Master: One responds by saying that this authority is argued in mutilated fashion, because the actual words of the chapter 10 q. 2 Precarie are as follows: "since both reason and custom hold that no one who does not want to should be forced against reason and interest to provide a benefit from what belongs to him". [col. 621] These words imply a conclusion much different than to simply say that no one is forced to provide a benefit from his property. For one is often forced to provide a benefit from one's property equally by divine and by natural law and also by human law. Indeed no one would otherwise be obligated to give alms to another from his property, an eventuality known as contrary to divine law, natural law, and human law also. But no one is forced to provide a benefit from his property against his interest or against reason. Surely to give alms from one's property is neither against reason nor against the spiritual interest of the almsgiver, although it may sometimes be against his temporal interest. Similarly, to defend a partner for nothing without temporal reward is not against one's interest (spiritual at least), nor against reason, and therefore one is frequently forced by divine and natural law to provide such a benefit to others for nothing.

Student: This response seems apparent. State therefore how one responds to the fifth instance.

Master: The answer is that as a rule no one is bound to perform military service at his own expense on behalf of a private person. But the rule occasionally fails, because if someone by performing military activity can save the life of another who cannot pay him remuneration, he is obligated to perform military service at his own expense on behalf of that person so as to save his life. If for instance a soldier involved in battle were to see a partner strongly pressed by enemies and in mortal danger, he would if he could be obligated to liberate the partner from danger without hope of receiving remuneration from him.

Student: The soldier receives a salary from the ruler in order to defend when possible the ruler and the latter's faithful. Therefore he must defend a partner whenever required without expecting to receive remuneration from the partner.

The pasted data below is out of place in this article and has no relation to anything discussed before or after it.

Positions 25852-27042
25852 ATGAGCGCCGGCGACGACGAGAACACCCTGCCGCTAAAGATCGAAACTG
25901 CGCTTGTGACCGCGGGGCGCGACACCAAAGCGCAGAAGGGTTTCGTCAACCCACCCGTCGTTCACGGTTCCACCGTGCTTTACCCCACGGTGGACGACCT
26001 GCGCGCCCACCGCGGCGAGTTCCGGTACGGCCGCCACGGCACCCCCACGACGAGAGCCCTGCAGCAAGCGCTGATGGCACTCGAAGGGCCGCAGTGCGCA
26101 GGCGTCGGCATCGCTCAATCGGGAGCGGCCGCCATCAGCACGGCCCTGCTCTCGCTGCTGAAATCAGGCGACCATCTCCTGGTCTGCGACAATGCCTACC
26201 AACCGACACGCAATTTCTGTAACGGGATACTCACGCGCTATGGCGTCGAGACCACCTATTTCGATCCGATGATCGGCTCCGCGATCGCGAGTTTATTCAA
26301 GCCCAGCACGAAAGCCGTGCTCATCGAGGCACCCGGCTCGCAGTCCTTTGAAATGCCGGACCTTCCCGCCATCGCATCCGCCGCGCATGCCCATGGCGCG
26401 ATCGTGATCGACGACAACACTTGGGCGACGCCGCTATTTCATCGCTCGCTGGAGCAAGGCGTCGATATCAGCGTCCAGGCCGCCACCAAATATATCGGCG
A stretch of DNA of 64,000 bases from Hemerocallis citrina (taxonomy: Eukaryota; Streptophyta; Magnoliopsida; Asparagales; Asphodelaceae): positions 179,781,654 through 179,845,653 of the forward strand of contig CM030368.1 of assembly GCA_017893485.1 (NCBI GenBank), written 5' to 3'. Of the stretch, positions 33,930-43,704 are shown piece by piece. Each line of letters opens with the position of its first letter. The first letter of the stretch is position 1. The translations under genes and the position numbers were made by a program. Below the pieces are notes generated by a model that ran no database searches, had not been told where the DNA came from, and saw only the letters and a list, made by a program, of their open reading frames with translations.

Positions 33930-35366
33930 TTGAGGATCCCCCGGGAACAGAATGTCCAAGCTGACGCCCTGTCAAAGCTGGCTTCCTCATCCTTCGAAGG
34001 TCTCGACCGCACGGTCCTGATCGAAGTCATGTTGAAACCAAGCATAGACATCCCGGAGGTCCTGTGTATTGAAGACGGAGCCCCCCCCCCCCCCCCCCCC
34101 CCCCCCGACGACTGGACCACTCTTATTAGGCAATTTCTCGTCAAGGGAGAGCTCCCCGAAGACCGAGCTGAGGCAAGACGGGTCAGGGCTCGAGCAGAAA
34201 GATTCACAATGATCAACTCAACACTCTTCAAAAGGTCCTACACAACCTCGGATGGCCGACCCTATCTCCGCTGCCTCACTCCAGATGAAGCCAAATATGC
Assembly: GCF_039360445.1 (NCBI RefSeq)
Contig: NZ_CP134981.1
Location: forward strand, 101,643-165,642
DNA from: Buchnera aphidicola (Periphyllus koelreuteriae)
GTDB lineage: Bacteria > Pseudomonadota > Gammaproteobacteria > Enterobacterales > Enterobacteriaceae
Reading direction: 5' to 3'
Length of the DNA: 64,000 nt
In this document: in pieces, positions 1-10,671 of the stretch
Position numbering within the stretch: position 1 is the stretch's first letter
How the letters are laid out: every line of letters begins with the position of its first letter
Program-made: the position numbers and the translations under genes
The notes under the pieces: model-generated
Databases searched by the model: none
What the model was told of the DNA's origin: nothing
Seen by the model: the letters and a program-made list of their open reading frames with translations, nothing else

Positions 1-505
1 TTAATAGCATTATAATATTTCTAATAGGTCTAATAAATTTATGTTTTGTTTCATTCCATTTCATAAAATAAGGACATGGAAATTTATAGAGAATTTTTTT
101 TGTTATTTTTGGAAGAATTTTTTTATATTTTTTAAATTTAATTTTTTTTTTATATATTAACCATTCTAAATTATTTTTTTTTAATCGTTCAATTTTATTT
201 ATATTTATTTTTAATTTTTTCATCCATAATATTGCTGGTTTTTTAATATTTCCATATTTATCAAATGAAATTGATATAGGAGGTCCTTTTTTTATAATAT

Master: Just as the soldier receives a remuneration from the ruler which also applies to a defense of his fellow soldiers when the situation warrants, so does everyone receive a command from God and the law of nature to defend partners whenever necessary. And a precept of God and of the natural law obligates one no less than a salary received from the ruler. Therefore just as a soldier is bound to defend his fellow soldiers when he conveniently can, so is everyone bound to defend a partner when he conveniently can.

Student: State how one responds to the final objection.

Master: The answer is that although no one is forced by the laws to provide a benefit, one is nevertheless frequently forced by the laws to perform a good act. Indeed, neither divine nor human law orders the provision of benefits, since Augustine states right after the words which you used in argument that "no one can provide a benefit unless he chooses to, and out of love, which is the preserve of free will". One gathers from these words that just as the will cannot be coerced, neither can anyone be forced to provide a benefit. But someone may be forced to perform a good act, the obligation being indeed absolute at certain times and merely conditional at others. And thus divine and human laws force one to the conditional provision of a benefit, namely, to defend a partner when possible, if one wishes to avoid both a temporal and an eternal penalty.

Student: I consider this to be a reasonable response. But the gloss on the words "you are forced" [the words are in the canon Ad fidem col. 939] appears to conflict with it when it states: "for he who provides a benefit out of fear is deemed to have done nothing". [col. 1348] One gathers from these words that someone may provide a benefit out of fear, and thus someone is conditionally forced to provide a benefit at least out of fear, just as he is forced to perform a good action

Master: The answer is that the gloss would have grasped the intention of Augustine's text more precisely had it stated: "he who performs a good action out of fear is deemed to have done nothing". Just so does Augustine state (as recorded in Extra, De regulis iuris): "he who carries out a command out of fear acts otherwise than he should, and therefore is deemed here to have done nothing [meritorious]". [col. 928] It may nevertheless be said that the gloss used the expression 'to provide a benefit' as an equivalent of the expression 'to do a good action'. And there is no doubt that the laws force individuals to perform good actions. Therefore some persons frequently perform good actions from fear of the laws, and thus they provide a benefit out of fear, taking 'to provide a benefit' as the meaningful equivalent of 'to do a good action'. But Augustine understands the expression 'to provide a benefit' differently: as the doing of something from good will and with merit.